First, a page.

October 14, 2019 News Magazine

Rocket Lab’s new 5-year FAA license will help it streamline its rocket launch process

Rocket Lab has received a new 5-year Launch Operator License from the Federal Aviation Administration, which grants it permission to do multiple launches of its Electron rocket from its LC-1 launch site in New Zealand without having to seek individual clearance for each one. While not the only limiting factor, this should help Rocket Lab increase the frequency of its launches form LC-1, servicing more customers more often for commercial small satellite customers.

Until now, Rocket Lab has had to seek out a license (or multiple licenses) from the FAA for each individual rocket it flew – the company has seemingly managed that process just fine to date, but it’s an added process that probably adds a lot of time and effort to each launch attempt, even if it hasn’t directly flummoxed any mission to date.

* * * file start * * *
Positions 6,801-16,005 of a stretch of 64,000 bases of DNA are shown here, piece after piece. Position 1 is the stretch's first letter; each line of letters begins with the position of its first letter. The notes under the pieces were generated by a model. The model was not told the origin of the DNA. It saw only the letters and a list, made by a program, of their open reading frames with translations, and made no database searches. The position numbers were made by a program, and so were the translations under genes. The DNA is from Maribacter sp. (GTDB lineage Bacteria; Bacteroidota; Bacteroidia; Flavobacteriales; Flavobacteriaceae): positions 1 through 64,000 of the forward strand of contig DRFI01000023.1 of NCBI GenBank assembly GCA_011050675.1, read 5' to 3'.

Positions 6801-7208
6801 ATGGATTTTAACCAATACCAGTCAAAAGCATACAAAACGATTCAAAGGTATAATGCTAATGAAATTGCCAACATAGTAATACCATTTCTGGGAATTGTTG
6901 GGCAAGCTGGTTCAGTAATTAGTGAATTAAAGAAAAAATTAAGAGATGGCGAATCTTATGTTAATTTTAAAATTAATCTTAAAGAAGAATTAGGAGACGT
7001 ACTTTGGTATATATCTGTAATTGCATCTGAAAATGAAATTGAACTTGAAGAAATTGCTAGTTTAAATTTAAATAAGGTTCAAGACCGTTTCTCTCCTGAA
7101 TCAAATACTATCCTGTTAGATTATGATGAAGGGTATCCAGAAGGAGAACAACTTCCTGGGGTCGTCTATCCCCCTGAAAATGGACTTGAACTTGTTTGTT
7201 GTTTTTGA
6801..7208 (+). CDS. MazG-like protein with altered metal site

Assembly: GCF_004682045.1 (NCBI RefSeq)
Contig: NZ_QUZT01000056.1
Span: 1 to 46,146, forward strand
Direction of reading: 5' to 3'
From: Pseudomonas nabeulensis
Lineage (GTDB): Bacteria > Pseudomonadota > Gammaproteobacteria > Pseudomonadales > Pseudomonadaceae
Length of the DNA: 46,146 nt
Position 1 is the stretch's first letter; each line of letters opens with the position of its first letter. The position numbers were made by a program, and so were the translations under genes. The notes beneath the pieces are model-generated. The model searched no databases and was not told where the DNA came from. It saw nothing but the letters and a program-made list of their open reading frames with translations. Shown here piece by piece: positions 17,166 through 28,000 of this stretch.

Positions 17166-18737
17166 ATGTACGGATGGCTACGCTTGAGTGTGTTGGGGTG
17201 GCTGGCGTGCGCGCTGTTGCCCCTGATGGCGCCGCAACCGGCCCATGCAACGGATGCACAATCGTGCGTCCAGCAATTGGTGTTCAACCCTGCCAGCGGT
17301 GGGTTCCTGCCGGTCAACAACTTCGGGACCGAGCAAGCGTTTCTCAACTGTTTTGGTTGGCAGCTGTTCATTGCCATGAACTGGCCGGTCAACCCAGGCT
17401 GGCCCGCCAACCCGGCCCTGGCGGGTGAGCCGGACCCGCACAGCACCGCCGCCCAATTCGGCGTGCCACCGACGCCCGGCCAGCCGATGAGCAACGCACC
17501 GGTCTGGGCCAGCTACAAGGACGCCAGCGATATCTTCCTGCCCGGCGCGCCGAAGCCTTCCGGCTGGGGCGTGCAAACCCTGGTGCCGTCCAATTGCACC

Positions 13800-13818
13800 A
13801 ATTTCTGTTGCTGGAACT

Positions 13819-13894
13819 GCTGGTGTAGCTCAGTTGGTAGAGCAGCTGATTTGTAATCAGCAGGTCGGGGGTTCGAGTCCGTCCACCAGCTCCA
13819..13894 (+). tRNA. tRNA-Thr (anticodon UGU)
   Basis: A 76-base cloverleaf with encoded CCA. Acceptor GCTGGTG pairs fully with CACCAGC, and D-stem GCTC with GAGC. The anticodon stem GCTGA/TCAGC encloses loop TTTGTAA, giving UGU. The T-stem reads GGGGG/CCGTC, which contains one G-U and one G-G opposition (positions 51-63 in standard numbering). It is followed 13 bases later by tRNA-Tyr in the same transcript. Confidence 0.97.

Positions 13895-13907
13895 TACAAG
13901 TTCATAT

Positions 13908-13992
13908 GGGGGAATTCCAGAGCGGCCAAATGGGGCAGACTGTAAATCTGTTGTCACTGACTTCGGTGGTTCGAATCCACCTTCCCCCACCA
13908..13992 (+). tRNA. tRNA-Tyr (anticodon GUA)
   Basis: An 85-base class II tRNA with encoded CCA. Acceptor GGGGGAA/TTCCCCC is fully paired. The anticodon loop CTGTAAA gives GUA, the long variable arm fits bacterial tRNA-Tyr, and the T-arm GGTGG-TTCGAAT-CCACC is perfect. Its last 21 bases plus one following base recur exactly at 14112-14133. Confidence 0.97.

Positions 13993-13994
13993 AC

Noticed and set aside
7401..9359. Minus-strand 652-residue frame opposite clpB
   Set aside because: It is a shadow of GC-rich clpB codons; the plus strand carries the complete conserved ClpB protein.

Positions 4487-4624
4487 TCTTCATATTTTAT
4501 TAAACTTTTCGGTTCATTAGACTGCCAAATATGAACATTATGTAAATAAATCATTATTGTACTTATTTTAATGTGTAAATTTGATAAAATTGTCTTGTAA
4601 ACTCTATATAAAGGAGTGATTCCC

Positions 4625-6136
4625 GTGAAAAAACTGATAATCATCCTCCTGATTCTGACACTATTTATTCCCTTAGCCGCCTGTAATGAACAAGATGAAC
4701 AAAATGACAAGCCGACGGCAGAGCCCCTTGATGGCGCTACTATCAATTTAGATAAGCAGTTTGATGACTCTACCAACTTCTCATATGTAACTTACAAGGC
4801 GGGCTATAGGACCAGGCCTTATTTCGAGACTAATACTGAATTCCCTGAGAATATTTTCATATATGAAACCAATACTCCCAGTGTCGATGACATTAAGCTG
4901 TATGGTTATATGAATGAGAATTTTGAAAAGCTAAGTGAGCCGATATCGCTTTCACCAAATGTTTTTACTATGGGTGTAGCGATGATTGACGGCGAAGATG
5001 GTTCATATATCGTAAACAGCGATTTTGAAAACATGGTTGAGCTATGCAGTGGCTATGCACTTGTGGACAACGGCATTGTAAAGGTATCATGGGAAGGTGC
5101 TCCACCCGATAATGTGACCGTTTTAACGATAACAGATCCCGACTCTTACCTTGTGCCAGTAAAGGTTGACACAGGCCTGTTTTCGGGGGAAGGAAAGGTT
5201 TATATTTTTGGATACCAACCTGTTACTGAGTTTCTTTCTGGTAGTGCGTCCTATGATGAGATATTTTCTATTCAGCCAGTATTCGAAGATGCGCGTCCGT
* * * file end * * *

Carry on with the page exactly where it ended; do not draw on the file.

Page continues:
Rocket Lab says that this will provide a “streamlined path to orbit” for its customers, however, which should make it easier for the company to operate its flexible model that is designed to work better with the shifting timelines of small sat startups and younger commercial space companies, while still ensuring that Rocket Lab’s launch capacity is used to maximum effect. Rocket Lab just recently swapped one payload for another for an upcoming launch, for example.

Rocket Lab is part of the Commercial Spaceflight Federation, an industry consortium that also includes SpaceX, Virgin Galactic, Relativity Space and others that is petitioning the FAA for reforms to regulations that would update them to better suit the current state of the commercial space business. SpaceX CEO Elon Musk recently praised the FAA as a partner that it’s been able to work with very efficiently, speaking specifically about the licensing process regarding its ongoing Starship test program.

This license isn’t tied to the agency’s overall process for licensing U.S.-based launches (LC-1 is in New Zealand, after all) but it is another indication that the current FAA is more than willing to work with younger commercial space companies to ensure they can do business in an efficient manner.


Source: TechCrunch

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